Responding to reports that yet another appointee in Donald Trump’s administration is a white nationalist, New York Times columnist Michelle Goldberg made an only-slightly-hyperbolic reference to the White House’s diversity problem.
In mid-August, former Trump aide Omarosa Manigault-Newman revealed that when she left the White House, she was the only black person “at the table” — and that no African Americans have been hired in her stead.
Days after Manigault-Newman’s revelation, White House speechwriter Darren Beattie was outed as having ties to white nationalists and was subsequently fired.
Just over a week later, The Atlantic‘s Rose Grey revealed that former Homeland Security policy analyst Ian Smith is also tied to prominent white nationalists like Richard Spencer and a former leader of a since-disbanded neo-Nazi group. Grey confirmed to MSNBC host Chris Hayes that Smith was a “political appointee” and not a career civil servant.
“I think that one conclusion we might want to draw from this is that this is a white nationalist administration,” Goldberg said in an interview with MSNBC’s Chris Hayes. “Not everybody in the administration is a white nationalist but it’s certainly an administration that has white nationalist policies [and] white nationalist sympathies.”
The columnist pointed to Trump’s tweet promoting the “white nationalist conspiracy theory” that a “genocide” of white farmers in South Africa is taking place before directing the State Department to investigate the widely-debunked claim.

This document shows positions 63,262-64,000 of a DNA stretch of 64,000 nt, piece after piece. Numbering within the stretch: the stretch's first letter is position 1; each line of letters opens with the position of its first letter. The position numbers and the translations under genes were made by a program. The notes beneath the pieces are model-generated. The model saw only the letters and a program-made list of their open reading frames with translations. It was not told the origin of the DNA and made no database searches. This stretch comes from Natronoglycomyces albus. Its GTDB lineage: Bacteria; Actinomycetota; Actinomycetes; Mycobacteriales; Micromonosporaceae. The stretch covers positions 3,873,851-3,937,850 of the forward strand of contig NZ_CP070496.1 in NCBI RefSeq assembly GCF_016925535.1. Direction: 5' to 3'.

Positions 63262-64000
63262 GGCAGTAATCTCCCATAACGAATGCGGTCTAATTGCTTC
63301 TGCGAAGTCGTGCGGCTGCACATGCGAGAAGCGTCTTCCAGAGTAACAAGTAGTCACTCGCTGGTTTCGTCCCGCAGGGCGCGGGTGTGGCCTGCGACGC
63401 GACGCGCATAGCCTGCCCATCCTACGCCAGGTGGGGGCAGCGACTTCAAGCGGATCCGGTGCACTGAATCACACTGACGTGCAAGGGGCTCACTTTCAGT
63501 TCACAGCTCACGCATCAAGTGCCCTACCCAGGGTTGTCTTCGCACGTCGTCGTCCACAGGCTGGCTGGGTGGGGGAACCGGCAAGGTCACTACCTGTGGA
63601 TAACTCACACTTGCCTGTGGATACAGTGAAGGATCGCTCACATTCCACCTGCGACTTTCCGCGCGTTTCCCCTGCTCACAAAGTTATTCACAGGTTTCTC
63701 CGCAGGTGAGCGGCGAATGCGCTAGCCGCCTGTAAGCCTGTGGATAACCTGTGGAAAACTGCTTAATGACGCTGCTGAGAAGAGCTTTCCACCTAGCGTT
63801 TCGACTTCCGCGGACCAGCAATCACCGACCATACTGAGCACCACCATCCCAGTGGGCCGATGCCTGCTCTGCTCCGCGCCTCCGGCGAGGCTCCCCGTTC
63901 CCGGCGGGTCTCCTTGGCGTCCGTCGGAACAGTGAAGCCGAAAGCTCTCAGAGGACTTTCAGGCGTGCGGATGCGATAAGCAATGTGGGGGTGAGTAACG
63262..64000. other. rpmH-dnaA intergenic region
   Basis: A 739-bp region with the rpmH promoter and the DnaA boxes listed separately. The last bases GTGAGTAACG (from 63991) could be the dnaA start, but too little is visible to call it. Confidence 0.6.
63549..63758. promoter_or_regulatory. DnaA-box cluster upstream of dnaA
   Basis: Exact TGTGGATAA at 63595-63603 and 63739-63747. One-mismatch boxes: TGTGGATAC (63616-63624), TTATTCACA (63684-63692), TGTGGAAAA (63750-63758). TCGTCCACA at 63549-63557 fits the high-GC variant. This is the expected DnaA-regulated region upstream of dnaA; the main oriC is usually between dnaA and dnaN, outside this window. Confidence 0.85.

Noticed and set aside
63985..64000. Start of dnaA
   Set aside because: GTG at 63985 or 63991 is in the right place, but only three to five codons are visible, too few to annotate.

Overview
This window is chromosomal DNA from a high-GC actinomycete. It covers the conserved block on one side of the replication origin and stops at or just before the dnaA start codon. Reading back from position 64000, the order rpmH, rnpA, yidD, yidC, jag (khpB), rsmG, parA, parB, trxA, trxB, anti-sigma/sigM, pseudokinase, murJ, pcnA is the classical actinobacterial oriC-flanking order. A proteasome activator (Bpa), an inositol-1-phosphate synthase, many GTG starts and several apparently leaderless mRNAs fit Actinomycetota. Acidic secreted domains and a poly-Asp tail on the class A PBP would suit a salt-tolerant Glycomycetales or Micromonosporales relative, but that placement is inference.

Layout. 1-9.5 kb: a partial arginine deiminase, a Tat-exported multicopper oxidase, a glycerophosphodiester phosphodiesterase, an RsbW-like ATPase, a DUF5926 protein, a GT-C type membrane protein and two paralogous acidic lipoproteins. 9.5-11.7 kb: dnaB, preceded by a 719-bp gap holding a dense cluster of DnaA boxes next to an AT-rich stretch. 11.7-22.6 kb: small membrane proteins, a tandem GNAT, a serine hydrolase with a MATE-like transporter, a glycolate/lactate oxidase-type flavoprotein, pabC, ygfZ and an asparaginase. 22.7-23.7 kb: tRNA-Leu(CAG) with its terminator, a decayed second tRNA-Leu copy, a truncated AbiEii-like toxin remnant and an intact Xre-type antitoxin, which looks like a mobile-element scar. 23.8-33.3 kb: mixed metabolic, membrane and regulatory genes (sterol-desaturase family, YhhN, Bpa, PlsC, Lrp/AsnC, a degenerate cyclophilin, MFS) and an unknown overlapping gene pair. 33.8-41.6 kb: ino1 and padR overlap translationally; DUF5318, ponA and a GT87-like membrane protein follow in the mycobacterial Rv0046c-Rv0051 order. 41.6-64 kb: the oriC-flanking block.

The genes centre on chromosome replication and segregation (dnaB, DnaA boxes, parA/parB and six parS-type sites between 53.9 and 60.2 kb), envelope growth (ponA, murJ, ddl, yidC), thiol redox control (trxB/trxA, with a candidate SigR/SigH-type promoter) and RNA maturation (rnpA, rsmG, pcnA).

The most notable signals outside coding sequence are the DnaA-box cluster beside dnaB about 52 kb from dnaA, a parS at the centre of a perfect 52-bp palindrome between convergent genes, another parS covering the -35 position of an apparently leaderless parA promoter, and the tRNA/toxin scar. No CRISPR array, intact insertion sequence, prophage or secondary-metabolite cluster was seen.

“There are, I would wager, more outright white nationalists in this administration than there are black people,” Goldberg said.
Watch below, via MSNBC:
Canada is taking advantage of Trump’s tariff pratfalls by scooping up new trade partners: report
As American manufacturers reel and U.S. farmers see their economic well-being being destroyed by Donald Trump's trade wars, the Canadian government is stepping into the breach and boosting their own trade relations, reports Politico.
As part of their Global Translations podcast, Politico notes that countries -- and manufacturers -- are not standing by helplessly as Trump threatens and changes directions on trade on almost a daily basis.
Supreme Court rules Christian cross on government land does not violate separation of church and state
Math explains why the Democrats may have trouble picking a candidate
With 24 declared candidates for the Democratic Party’s presidential nomination (and counting), many Americans are likely wondering how the party will ultimately make up its mind and settle on the best candidate.
As mathematicians, we wondered whether there might not even be a best candidate. In fact, this is an established mathematical paradox. The more candidates there are, the greater the chance there is no clear favorite.